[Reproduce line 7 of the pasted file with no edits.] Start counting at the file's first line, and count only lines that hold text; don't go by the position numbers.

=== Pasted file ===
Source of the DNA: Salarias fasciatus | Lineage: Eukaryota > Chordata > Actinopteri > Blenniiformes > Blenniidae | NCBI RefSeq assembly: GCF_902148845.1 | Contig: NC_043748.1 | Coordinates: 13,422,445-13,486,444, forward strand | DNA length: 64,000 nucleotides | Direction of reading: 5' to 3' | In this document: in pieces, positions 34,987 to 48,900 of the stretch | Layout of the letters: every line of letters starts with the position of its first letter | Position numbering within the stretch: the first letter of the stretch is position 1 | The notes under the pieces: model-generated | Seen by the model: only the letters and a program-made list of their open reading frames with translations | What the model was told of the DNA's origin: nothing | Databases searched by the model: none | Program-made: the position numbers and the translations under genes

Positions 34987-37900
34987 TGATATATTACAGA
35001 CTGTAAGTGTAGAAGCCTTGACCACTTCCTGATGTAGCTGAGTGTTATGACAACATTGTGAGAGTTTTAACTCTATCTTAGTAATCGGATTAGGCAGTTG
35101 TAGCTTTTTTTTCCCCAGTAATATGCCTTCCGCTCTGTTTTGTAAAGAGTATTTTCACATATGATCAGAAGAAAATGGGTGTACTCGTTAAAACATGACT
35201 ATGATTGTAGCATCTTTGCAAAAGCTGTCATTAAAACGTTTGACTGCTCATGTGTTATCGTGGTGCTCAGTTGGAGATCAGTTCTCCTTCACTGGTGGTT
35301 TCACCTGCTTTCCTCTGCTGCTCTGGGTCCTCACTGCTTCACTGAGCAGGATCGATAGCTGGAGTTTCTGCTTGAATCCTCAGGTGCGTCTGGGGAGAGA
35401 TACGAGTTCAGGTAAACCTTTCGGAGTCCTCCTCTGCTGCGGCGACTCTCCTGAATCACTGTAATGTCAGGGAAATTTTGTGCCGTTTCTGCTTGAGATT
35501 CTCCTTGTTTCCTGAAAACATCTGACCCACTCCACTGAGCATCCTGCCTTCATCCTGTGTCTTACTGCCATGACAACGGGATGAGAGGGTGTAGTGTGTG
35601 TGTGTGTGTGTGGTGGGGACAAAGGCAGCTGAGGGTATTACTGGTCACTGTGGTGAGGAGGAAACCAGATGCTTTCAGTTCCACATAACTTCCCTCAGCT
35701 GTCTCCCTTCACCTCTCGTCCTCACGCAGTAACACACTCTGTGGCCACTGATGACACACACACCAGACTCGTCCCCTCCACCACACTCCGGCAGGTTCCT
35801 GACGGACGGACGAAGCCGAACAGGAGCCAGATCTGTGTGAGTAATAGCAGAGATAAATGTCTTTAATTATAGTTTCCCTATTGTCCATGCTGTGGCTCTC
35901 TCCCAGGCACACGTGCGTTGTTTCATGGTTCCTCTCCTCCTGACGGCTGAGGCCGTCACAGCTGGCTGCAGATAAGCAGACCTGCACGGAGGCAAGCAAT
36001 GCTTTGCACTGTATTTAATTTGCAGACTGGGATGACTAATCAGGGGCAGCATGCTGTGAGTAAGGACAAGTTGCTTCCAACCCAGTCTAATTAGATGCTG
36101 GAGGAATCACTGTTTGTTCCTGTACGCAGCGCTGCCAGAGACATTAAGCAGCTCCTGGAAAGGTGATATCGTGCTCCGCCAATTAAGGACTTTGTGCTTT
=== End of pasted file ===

35301 TCACCTGCTTTCCTCTGCTGCTCTGGGTCCTCACTGCTTCACTGAGCAGGATCGATAGCTGGAGTTTCTGCTTGAATCCTCAGGTGCGTCTGGGGAGAGA